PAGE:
` Julie Cridland of Aster Group on adapting the employee experience to match new ways of working | Reward and Employee Benefits Association (REBA)
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31 Aug 2021
by Dawn Lewis

Julie Cridland of Aster Group on adapting the employee experience to match new ways of working

The way employees experience work has shifted dramatically over the past 18 months. For many, face-to-face interactions have been replaced with virtual ones, while health and wellbeing benefits have evolved to include apps, virtual GP sessions or telephone counselling, for example. Regardless of where employees carry out their work, organisations have had to adapt the ways they engage with and support their colleagues, and these changes are unlikely to be reversed.

 

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Adapting to new ways of working

Housing association, Aster Group is one organisation that is now taking a ‘virtual first’ approach to ensure that its employees have as much flexibility and choice as possible when choosing how to work. Aster is committed to providing a customer-focused approach and has realigned its organisational culture so that it is geared, first and foremost, towards proactively delivering the best possible customer experience.

Aster’s employees are encouraged to mobilise technology to connect with each other in the first instance. They also have access to a suite of collaborative spaces available for those times when ‘virtual first’ isn’t the best way of getting something done. The virtual first approach has been shaped by employee feedback, and is driven though the company’s ‘Right Spaces, Right Places‘ project, which is part of the company’s transformation programme, and is really shifting the way colleagues think about where and how they work in the future.

Supporting colleagues

Julie Cridland, employee experience lead at Aster Group, explains that they want their people to feel well and connected in the disparate 1,450 personnel strong organisation, particularly as employees adjust to new ways of working and begin to return to the office environment.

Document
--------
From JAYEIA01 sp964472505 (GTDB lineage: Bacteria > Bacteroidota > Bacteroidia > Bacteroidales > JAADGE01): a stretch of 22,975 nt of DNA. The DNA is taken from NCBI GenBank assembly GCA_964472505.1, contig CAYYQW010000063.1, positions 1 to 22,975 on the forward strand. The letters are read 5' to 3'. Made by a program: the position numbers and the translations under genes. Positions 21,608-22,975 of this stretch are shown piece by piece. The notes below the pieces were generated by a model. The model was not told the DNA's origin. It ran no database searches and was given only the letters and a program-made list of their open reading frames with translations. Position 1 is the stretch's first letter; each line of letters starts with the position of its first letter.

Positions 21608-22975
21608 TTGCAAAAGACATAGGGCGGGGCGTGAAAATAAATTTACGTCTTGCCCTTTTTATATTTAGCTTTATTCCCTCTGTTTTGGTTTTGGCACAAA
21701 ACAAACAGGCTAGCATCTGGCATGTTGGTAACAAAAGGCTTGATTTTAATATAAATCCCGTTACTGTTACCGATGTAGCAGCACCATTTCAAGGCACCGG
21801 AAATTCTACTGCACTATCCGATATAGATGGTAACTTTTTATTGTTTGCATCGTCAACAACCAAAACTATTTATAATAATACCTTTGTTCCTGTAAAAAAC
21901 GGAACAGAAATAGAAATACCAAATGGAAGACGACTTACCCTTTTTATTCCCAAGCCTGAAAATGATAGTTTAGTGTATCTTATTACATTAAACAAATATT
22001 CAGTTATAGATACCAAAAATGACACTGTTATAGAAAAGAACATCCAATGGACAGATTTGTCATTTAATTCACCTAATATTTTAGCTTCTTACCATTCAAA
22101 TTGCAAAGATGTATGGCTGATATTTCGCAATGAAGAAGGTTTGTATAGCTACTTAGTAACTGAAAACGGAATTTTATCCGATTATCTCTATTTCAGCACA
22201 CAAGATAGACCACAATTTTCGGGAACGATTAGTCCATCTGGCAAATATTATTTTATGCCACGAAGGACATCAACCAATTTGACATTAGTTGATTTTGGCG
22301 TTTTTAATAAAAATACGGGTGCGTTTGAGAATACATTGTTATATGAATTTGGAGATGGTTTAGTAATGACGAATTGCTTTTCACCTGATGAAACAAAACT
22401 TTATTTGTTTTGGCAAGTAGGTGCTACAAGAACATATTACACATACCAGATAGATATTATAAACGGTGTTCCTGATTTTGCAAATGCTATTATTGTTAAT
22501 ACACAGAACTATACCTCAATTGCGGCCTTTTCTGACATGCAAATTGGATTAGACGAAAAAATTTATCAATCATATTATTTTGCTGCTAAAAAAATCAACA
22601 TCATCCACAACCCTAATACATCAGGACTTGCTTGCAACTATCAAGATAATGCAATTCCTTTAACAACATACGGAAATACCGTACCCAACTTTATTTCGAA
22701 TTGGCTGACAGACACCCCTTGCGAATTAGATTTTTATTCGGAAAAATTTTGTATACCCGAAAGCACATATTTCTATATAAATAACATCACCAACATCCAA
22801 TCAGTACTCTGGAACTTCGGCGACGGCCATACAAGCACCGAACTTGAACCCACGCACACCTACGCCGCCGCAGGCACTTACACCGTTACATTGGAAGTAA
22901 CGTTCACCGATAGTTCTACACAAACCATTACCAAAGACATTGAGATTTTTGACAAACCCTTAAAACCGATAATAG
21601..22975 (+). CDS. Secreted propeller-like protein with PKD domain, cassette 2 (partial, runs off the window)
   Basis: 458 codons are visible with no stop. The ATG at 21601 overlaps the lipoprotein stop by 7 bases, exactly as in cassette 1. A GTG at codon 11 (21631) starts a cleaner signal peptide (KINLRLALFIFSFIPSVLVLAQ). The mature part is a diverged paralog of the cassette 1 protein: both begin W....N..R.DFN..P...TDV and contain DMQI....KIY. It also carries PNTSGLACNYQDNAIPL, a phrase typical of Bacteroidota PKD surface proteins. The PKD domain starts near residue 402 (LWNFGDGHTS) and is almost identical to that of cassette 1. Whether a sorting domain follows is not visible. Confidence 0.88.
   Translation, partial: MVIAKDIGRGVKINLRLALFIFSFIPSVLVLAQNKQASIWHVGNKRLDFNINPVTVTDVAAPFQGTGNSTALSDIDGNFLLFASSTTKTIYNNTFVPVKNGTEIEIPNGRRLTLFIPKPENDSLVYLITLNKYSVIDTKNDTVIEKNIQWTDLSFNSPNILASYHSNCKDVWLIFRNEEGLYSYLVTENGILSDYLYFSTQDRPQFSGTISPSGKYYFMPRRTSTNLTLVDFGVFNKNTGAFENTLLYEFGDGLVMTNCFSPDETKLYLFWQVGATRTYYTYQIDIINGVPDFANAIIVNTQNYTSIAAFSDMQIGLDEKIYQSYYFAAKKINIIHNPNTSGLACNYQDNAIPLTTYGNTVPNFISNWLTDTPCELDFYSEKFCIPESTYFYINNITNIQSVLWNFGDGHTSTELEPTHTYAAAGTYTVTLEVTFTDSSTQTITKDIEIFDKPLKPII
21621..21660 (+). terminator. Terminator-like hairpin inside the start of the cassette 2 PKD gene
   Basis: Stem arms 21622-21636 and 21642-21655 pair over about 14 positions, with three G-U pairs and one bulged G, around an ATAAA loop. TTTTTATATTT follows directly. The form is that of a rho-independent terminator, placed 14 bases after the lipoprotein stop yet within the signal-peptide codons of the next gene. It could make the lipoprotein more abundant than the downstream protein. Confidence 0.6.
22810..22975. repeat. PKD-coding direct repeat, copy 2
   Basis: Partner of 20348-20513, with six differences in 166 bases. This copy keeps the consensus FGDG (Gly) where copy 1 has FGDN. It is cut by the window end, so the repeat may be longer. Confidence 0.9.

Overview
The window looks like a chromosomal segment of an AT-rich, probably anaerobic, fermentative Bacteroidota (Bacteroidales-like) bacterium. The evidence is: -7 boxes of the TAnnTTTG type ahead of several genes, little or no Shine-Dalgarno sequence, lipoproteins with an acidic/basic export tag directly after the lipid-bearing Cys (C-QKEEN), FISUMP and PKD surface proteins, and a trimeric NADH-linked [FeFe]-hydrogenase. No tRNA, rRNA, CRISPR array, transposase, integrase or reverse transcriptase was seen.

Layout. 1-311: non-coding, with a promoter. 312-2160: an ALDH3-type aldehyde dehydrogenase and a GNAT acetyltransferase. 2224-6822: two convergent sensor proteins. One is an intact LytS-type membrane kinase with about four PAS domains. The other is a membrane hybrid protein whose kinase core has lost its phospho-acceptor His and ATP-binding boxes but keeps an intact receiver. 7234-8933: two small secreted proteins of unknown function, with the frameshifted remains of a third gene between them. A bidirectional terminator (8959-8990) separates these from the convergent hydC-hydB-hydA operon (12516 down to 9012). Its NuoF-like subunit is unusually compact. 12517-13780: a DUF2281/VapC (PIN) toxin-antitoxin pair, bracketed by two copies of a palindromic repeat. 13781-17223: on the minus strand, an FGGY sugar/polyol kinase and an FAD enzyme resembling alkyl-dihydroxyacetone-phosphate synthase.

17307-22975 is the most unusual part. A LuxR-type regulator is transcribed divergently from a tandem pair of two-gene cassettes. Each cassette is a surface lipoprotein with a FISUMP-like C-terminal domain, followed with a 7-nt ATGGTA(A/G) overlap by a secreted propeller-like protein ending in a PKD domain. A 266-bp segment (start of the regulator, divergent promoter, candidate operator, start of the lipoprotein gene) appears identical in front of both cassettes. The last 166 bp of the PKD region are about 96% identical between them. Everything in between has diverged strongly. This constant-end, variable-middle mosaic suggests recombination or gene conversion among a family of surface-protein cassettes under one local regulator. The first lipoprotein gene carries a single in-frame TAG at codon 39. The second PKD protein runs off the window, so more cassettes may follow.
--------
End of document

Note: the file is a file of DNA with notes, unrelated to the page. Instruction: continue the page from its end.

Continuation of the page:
“We know some colleagues will be desperate to get back to collaborative workspaces and meet up with team-mates, but equally there will be others who are feeling anxious about reconnecting with people in and outside of work,” says Cridland. “To help our colleagues get the most out of our new ways of working, we have designed a new wellbeing campaign called Reconnect & Rebalance.”

Going forward, the organisation will be taking an ‘agile’ working approach, whereby employees’ working location is selected based on where they can get the best outcomes for their role and needs on any given day. The aim of Reconnect & Rebalance is to give people the tools and resources they need to tackle any anxiety and concerns they may be feeling when they visit one of the new working hubs.

The campaign provides digital wellbeing content ‘on demand’ when employees need it, including videos, infographics, podcasts and 24 new digital wellbeing books from Liggy Webb, an award-winning and bestselling author and international consultant specialising in life skills.

“We’ve also been working with employees to help them rebalance their week so that they can find quiet time to get things done, but also have more collaborative, innovative conversations at other times,” says Cridland.

This has been achieved through workshops to find out what kind of support employees need to help them reconnect with colleagues and rebalance the way they work. This feedback has then been used to shape the programme going forward.

A virtual-first approach

As the business moves to become more agile and less centred around traditional large offices across its southern region, Aster Group’s virtual-first approach provides its employees with the flexibility and choice to work wherever gives them the most productive day, which ultimately helps their wellbeing.  

Employees are now able to hire meeting rooms or workspaces that are more conveniently located as and when required. This could be near a site where they are working, rather than a central office. As well as reserving workspaces outside of the company’s network of buildings, employees will be able to book the space they require on an app from a list of pre-approved locations, which must have met specific criteria and offer certain facilities as required by the organisation.

This is all part of improving the employee experience, enabling improved health and wellbeing by reducing unnecessary travel and allowing for in-person collaboration, while also increasing productivity.

Cridland says: “Since Covid we’ve learned that our wellbeing offer needs to be more agile and have the ability to flex as the business’ needs evolve. We want people to feel well and stay connected.”

And so virtual offerings are essential to delivering more responsive communications, employee benefits, and wellbeing strategies that will deliver the best experience for employees, and ultimately, for customers too.

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